Bringing about a revolution
Only “transformative change” can prevent further declines in humanity’s natural life-support systems by 2050 and beyond, says the IPBES report. “By transformative change,” said Watson, “we mean a fundamental, system-wide reorganisation across technical, economic and social factors, including paradigms, goals and values.”
Among other things, the report calls for better ways of producing and using food, energy and water, more inclusive decision-making and governance of natural resources, new frameworks for private investment and incentives for environmental protection. It urges governments to ensure that policies in all areas from health to housing, from defence to finance, take account of biodiversity. And it gives examples of effective policies, practices and governance structures to conserve and sustainably use biodiversity.
Learning from China
One example that IPBES highlights is China’s Sloping Land Conversion Program (or Grain for Green), the world’s largest reforestation effort. By paying farmers to plant trees on their land and providing degraded land to rural families to restore, it has transformed more than 15 million hectares of degraded agricultural land and 17 million hectares of barren mountainous wasteland to natural vegetation. Though at a local level some results have been more mixed.
“The figures are really big — US$40 billion spent, over 30 million hectares of land restored and some 32 million households engaged,” said Himlal Baral, a senior scientist at the Center for International Forestry Research, based in Indonesia. “This is a great restoration effort and many countries can learn lessons from this. It shows that if you put in economic incentives, there is potential to restore degraded and marginal land.” He noted while some of the programme’s benefits such as soil and water conservation and landslide protection are local, the carbon storage achieved by planting so many trees benefits the whole planet.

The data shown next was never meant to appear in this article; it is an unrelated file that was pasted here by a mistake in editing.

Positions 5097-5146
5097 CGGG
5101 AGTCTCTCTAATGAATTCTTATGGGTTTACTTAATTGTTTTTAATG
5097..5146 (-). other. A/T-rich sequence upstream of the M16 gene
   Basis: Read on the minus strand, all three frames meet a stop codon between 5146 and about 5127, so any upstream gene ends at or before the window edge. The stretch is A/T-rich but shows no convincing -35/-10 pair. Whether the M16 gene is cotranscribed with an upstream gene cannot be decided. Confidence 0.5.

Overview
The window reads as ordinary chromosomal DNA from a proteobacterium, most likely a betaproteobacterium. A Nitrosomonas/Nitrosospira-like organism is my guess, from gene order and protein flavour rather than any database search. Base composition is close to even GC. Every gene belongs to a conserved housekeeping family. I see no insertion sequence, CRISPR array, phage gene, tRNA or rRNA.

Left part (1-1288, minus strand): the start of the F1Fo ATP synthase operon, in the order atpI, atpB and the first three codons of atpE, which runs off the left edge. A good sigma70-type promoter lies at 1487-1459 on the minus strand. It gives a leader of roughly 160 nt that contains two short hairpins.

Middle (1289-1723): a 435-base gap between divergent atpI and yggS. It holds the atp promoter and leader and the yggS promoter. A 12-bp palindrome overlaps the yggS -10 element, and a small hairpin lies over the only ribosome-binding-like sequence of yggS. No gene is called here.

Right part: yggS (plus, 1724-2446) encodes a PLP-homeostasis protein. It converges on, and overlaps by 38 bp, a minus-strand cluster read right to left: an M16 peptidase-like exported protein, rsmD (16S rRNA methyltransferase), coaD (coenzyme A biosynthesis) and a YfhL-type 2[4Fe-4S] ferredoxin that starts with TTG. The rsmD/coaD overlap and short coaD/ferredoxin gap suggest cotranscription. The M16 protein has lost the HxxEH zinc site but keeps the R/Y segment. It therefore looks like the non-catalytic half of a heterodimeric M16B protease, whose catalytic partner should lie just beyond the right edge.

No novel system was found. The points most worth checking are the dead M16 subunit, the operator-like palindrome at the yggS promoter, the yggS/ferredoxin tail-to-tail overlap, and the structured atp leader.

Having worked in China for several decades, Jianguo (Jack) Liu, a professor at the Center for Systems Integration and Sustainability at Michigan State University is hopeful. “Enormous change has already taken place,” he said. “The government has increasingly paid attention to the environment. That is very positive, of course, but there are still challenges to be addressed.”
Liu pointed out that, in the past, assessments of government officials were based on Gross Domestic Product (GDP) and took no regard of environmental performance. “The higher the GDP, the more likely someone would be promoted,” he said. “Now, they are evaluated by environmental and economic performance. If you have had a bad environmental record, you will be punished and will not be promoted.” Liu said he would like to see this approach “scaled up, implemented and enforced nationwide.”
A new global deal
All eyes will be on China’s efforts to conserve nature next year, when Kunming, the capital of Yunnan province in south-west China, hosts the 15th Conference of Parties to the UN Convention on Biological Diversity (CBD). Representatives of nearly 200 governments will meet there to agree a new 10-year framework to halt biodiversity loss and protect ecosystems. It could be a sombre meeting, as delegates will confirm that progress towards the last agreed targets, set in Aichi, Japan, in 2010, has been abysmal. The IPBES report suggests that most of the 20 Aichi targets will be missed.
“The IPBES Global Assessment tells us how much we have achieved, where we are on track, where we are not, why, and what the options are for moving forward,” said the CBD’s executive secretary, Cristiana Paşca Palmer, who added that it will make an “invaluable contribution” to the process of setting ambitious, achievable targets in the post-2020 global biodiversity framework.
“The assessment also shows that threats to biodiversity cannot be addressed by governments alone,” said Paşca Palmer. “In fact, it underscores the urgent need for transformational change to safeguard nature and the ecosystem services that underpin all life. This requires everyone to get involved – including businesses, communities and individuals – as we lay the foundations for an even more ambitious biodiversity agenda for the next decade.”
Photo credit: Landscape in Guilin, China – iStock/IPBES